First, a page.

Tuesday, October 2, 2012

Silence Speaks Volumes

It has hit that time of the year when the temperature in the evening is perfect. It is beautiful outside. There's a gentle breeze and for some reason, I actually feel like stepping outside of my house. Last night was one of those nights.

I noticed it when I got home and just felt drawn to go out and enjoy it. I ran into the house, changed my clothes and grabbed a good book. I sat in my front yard, planning to enjoy the weather and get lost in a story.

About the time I got settled, one of the neighbor kids yelled a greeting my way. I gave a quick acknowledging wave, but carefully avoided making eye contact or answering back for fear of engaging them in a conversation. To my surprise, they left me alone. The girl had a friend over and they were busy playing with Barbies while lying on the roof of another neighbor's car. The boy was playing in his sandbox.

"Awesome!", I thought. "They're distracted."

Excited at the idea that I might actually get to enjoy this weather and my book, I settled in. I had read about a page, when the girls had a disagreement which required screaming for some reason.

Girl A: That is not true. You're so stupid!
Girl B: Nu-uh! My gramma told me. Cats have 12 lives! That why they live so long.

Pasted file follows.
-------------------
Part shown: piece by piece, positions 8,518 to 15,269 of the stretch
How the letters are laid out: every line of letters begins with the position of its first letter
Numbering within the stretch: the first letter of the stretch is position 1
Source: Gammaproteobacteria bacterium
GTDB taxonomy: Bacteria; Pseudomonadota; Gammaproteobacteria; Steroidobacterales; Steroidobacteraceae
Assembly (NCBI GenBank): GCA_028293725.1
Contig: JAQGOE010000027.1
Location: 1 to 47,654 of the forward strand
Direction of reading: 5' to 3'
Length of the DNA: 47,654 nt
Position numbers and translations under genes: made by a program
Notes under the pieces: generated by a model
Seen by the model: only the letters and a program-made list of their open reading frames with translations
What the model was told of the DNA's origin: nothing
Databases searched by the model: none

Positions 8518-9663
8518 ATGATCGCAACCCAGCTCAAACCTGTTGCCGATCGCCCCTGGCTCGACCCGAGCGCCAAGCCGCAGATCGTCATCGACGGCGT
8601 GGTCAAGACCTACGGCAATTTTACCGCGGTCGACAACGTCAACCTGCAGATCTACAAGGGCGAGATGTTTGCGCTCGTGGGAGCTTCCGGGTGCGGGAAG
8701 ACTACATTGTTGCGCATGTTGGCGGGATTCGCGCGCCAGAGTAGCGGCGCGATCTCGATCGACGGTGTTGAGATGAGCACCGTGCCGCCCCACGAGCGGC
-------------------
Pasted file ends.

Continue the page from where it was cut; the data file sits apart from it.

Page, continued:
Girl A: My cat got hit by a car last week and it was just dead!
Girl B: Well, he must have used up the other lives before then.
Girl A: Not HE!!! She was a girl!
Girl B: She must have been a stupid girl for playing in the road!

I almost corrected their mistake about cats and explained that all cats were stupid, but decided against it. They would have just brought the conversation to me and started complaining about each other and wanting me to fix it. I was just about to give up and retreat back to the house when one of them picked up a brick and chased the other down the street to hit her with it. Finally, some peace.

A few minutes later, the boy started wailing from the sandbox. As he cried, he picked up the toy dump truck and threw it against the swing set. Then, he picked it up and did it again. I surrendered my plan and withdrew back to the serenity of my house.

Luckily, I do not have small children any longer, so my house is fairly quiet. However, it hadn't always been that way. I remember once snapping at Christian because his laughing was beginning to grate on my nerves. Unfortunately, he was also old enough to talk.

"Excuse me, Dad. Is my being happy irritating you?" Imagine this being said with the dripping sarcasm of a snotty punk.

"I don't give a crap if you're happy, just do it silently. The same goes for when you sad, angry or bleeding."

Before I get angry comments from parents who "love" their kids and think that I should be ashamed, please note that the above dialogue was a joke. He didn't really have to be silent if he was bleeding. In fact, if he got blood on the carpet or the furniture and didn't say something, he lost his "time-outside-of-the-cellar" privileges.

Sometimes a parent just wants quiet. This is part of the reason why young kids can get into such mischief. When people hear stories of crazy things kids have done, they often ask, "Where were the parents?" The honest truth of the matter is, they were usually right in the next room, but since the kids weren't making any noise, they were just enjoying the temporary bliss. This happened once when I was very young.